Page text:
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With close reference to at least two poems, discuss Seamus Heaney's presentation of his childhood in Ireland.

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Anna Bowman With close reference to at least two poems, discuss Seamus Heaney's presentation of his childhood in Ireland. Death of a Naturalist is about where Heaney played as a child and how he reflects back on it as an adult. Early purges has a similar theme except it is set on a farmyard and is more domestic. Both poems tell a tale of the death of an aspect of Heaney's childhood. Death of A Naturalist is set in an area called the flax-dam. This is an area surrounding a pond where amongst other plants; cotton plants (flax) grew. Heaney expresses his feelings and thoughts about the Flax-dam with two different voices. The voice of Heaney as an adult is shown when he uses more sophisticated language and polysyllabic words, "...festered..." and "...sweltered..." These are two examples of words, which would be so mature for a child to use. As Heaney comes into using the second voice he simplifies his language to that of a child. "But best of all was the warm thick slobber of frogs spawn that grew like clotted water." This simile is very strong and describes the way that a child may see frogs spawn and so shows that Heaney is looking back through the eyes of a child. ...read more.


'The Early Purges' is a poem, which describes a time in Heaney's childhood when he learnt the ways of people living in rural Ireland. The opening line of 'The Early Purges' is very bold and it is quite shocking that a six year old child saw kittens drown. "I was six when I first saw kittens drown." Heaney wants to shock the reader and continuously does it throughout the poem. What is more disturbing and shocking is the fact that it is no accident that the kittens are drowning. This is an example of emotion and even tear jerking images. "Dan Taggart pitched them, 'the wee scraggy shits'," This line may also come as surprise to the reader because kittens are usually described to be sweet and beautiful. This direct speech creates a sense of immediacy, which makes the poem seem more realistic. An echo of Direct speech is used in 'Death of a Naturalist' which also gives a sense of immediacy and makes the reader feel although they are actually on the scene of the poem. "...the daddy frog was called a bullfrog and how he croaked and how the mammy frog laid hundreds of little eggs and this was frogspawn." Heaney brings aspects of domestic Ireland into his poems to show that these poems are personal to him and his own childhood life. ...read more.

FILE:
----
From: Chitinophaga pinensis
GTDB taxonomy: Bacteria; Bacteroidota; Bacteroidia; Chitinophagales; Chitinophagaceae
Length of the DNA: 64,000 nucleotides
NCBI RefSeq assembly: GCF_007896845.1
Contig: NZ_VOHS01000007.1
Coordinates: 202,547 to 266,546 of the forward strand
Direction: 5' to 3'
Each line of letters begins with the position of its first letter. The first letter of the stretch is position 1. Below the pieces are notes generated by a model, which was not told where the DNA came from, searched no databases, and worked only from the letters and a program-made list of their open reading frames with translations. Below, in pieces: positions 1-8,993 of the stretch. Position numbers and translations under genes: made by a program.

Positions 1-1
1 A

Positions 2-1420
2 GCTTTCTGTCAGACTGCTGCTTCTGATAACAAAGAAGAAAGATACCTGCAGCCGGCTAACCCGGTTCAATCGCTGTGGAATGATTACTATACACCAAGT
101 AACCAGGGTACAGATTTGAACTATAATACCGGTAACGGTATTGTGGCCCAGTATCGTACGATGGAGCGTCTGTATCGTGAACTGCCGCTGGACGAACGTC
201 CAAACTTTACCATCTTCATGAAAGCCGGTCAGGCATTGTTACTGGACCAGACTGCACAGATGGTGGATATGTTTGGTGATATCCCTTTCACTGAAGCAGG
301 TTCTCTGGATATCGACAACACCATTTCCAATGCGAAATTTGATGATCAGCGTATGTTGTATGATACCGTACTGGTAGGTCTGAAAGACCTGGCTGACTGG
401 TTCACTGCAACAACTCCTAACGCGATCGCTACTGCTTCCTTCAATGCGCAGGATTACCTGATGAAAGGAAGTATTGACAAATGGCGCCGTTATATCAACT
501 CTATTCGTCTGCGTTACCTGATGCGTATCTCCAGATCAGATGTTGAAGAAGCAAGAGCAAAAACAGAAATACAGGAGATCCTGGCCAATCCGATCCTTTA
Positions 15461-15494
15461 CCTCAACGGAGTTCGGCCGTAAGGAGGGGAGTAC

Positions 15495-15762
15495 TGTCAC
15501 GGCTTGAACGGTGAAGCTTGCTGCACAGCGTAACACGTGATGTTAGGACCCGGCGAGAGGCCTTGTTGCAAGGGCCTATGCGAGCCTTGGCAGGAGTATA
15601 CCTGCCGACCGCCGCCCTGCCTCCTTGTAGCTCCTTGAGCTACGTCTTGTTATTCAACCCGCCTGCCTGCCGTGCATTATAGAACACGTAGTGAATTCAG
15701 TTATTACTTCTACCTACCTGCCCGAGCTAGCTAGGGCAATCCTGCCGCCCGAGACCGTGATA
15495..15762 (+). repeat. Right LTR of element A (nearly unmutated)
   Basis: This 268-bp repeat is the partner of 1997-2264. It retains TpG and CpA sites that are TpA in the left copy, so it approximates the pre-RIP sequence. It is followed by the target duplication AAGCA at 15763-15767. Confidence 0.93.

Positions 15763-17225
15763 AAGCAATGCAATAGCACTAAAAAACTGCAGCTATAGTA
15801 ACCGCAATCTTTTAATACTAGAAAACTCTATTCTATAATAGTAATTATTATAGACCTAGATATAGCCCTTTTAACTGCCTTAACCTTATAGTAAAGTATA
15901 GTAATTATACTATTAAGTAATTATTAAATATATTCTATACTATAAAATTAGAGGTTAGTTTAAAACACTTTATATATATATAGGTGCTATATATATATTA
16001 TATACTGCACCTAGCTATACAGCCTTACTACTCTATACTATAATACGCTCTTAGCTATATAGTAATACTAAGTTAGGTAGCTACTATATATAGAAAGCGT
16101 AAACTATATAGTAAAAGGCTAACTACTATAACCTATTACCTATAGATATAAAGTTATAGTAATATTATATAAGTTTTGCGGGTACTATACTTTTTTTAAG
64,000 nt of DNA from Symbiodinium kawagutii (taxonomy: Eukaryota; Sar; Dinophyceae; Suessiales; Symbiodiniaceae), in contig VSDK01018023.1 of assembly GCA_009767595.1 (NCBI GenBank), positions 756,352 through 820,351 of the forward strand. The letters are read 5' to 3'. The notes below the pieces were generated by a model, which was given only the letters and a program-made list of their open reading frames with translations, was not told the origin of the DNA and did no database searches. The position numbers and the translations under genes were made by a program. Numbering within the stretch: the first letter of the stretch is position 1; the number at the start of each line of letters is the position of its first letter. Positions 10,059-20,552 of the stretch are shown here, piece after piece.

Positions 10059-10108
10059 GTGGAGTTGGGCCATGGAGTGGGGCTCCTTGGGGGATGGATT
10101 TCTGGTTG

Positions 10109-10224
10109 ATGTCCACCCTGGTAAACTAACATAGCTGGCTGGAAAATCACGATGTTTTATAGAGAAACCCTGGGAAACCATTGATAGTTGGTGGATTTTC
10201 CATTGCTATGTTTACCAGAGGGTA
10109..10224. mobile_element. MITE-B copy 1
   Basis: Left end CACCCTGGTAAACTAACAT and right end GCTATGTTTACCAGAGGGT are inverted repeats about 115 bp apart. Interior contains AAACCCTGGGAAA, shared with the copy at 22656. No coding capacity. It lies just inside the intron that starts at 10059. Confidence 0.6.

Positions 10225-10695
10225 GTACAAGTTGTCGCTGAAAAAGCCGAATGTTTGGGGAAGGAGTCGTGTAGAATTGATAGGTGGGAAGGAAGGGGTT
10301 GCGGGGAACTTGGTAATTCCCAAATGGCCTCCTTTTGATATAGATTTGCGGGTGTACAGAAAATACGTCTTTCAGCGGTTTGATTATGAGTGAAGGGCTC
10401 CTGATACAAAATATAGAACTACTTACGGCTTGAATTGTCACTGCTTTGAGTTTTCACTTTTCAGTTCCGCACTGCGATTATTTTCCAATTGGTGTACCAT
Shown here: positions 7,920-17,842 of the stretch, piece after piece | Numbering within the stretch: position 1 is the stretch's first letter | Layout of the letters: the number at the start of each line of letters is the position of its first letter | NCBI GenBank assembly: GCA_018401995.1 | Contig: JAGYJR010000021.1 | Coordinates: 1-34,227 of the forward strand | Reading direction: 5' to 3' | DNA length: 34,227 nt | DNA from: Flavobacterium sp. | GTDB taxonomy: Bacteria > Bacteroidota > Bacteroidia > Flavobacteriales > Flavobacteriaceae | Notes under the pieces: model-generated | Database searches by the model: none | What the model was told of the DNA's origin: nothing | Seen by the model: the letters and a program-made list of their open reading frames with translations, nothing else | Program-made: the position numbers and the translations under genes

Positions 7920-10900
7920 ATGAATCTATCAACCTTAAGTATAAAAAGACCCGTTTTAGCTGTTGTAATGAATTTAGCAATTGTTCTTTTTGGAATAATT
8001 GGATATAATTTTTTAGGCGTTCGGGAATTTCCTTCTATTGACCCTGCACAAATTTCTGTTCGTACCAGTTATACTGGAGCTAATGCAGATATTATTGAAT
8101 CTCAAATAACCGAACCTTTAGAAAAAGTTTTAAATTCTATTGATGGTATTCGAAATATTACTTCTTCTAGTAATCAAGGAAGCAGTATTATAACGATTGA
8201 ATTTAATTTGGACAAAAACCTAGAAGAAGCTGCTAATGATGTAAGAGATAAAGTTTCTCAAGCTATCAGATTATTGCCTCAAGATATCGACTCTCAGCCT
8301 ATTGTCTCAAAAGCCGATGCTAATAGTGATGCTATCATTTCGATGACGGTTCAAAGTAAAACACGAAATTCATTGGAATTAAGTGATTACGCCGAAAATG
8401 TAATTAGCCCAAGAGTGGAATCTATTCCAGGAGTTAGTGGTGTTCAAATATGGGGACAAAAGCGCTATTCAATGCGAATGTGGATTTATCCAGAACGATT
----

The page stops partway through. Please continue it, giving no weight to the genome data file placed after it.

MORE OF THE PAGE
Reassurance of what is Heaney is feeling in his childhood is soon brought back into the poem when, in the second sentence of this stanza when Heaney describes other cruel actions Dan Taggart performed against animals. This sentence is quite long so the tension from the sentence before is relieved, but it is still very dramatic because of Heaney's use of many commas and strong verbs. "...But the fear came back when Dan trapped big rats, snared rabbits, shot crows or with s sickening tug, pulled old hens' necks..." Heaney is then describing himself in the sixth stanza to be, "Still, living displaces false sentiments..." This means that after all he has witnessed he is still living so everything he first thought of so be wrong and cruel must have been just false sentiments because he was perfectly fine and overcome his bad experiences. This is shown in the last two lines of the sixth stanza and the whole of the seventh, "...And now when shrill pups are prodded to drown, I just shrug, 'Bloody pups'. It makes sense: 'Prevention of cruelty' talk cuts ice in the town where they consider death unnatural, but on well run-farms pest have to be kept down" This is considered a fact in rural Ireland. The last stanza is quite patronising to urban people because it is obvious that death is a natural occurrence. ...read more.

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